The Zacc insiders claimed Nguni, acting alone, on several occasions interviewed NBS top management and NSSA management as well as some board members, seizing documents from the bank, even without an order from a court.

Nguni claimed that the NBS undertook projects worth $78 million without going to tender.

Documents seen by The Standard indicate that Nguni claimed he was carrying out orders from Mnangagwa.

NBS entered into an offtake agreement approved by the NSSA board chaired by fired chairman Robin Vela to construct 10 000 housing units countrywide.

The project was to cost $78 million and the resolution to the same was made in July 2017 when Prisca Mupfumira was still the Labour and Social Welfare minister.

Nguni claimed it was Mugabe’s nephew Patrick Zhuwao who illegally approved the project.

The sources said the NSSA investigation was linked to Nguni’s failed relationship with Grace’s sister Rose Chidhakwa.

Nguni’s relationship with fellow commissioner Farai Chinyani, who is a daughter of Shuvai Gumbochuma, Grace’s elder sister, is said to be now strained because of the alleged anti-corruption crusade.

Nguni was once challenged to recuse himself on matters involving the former first family due to a conflict of interest.

He reportedly refused to do so claiming that he was even investigating his own brother Sylvester Nguni.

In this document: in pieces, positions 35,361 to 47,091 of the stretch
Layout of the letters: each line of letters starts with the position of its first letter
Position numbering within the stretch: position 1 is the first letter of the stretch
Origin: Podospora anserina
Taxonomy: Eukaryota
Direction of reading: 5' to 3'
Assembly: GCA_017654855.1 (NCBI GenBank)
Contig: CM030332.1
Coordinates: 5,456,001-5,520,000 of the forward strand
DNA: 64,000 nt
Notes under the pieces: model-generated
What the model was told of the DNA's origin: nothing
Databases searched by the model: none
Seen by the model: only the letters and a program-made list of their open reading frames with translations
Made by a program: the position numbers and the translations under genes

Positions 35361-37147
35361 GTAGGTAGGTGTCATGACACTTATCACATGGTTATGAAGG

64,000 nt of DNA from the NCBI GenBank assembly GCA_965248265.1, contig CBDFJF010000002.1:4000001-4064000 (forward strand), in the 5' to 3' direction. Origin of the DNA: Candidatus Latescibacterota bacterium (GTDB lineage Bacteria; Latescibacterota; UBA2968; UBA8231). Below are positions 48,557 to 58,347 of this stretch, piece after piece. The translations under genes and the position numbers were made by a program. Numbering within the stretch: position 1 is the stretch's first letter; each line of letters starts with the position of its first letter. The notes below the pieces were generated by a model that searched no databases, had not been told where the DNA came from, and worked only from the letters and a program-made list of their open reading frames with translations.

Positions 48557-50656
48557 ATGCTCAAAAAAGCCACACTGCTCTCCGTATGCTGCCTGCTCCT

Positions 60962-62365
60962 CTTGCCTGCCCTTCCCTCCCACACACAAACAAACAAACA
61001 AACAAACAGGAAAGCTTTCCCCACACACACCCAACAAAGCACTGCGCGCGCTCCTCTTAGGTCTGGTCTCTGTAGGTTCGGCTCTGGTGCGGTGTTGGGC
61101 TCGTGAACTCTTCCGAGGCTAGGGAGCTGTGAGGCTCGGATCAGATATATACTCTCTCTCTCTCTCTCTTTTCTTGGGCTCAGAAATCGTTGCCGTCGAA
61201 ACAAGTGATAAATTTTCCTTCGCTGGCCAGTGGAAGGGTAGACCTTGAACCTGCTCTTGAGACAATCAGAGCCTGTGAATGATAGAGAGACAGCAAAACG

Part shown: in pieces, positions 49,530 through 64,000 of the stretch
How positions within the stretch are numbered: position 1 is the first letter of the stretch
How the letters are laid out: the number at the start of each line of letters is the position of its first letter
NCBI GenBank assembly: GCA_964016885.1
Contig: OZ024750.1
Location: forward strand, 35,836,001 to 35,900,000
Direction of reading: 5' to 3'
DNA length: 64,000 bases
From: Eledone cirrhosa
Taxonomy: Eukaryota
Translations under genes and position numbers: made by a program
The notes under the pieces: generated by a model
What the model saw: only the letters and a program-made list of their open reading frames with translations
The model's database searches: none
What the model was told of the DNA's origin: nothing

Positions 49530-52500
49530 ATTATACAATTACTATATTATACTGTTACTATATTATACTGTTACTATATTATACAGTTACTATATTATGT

According to NBS, the Dzivarasekwa housing project was not subject to tender processes since it was a private project where the bank was a client to a property developer and not the other way round.

“One cannot go to tender on an independent developer’s land where they have their own development rights,” read part of the responses from the bank.

“The building society can, however, look at one’s project proposal and consider it from an investment point of view, where a due diligence is done on the viability of the project.

The bank also denied Nguni’s other claim that the private developer did not provide surety to NBS before funding was approved.

In the letter to Whabira, the commissioners accused Nguni of clearing some people under investigation “in highly suspicious circumstances” before the dockets had been completed and taken to court by the National Prosecuting Authority (NPA).

The commissioners also alleged that Nguni’s conduct was tarnishing the image of the commission, putting it into disrepute resulting in loss of confidence by the public.
Nguni yesterday refused to comment on the matter, saying those making the allegations had something to hide.

“Write what you have. I have no problem with that,” he said.

“I am not surprised because one of the commissioners is a child of one of those fingered.

“We are going to follow evidence, not people. It confirms what some of us know that there are some commissioners who don’t want the arrest of their G40 relatives.”
Former Higher Education minister Jonathan Moyo also once accused Nguni of fighting Mnangagwa’s political battles after Zacc tried to arrest him for the alleged theft of Zimbabwe Manpower Development Fund money. Standard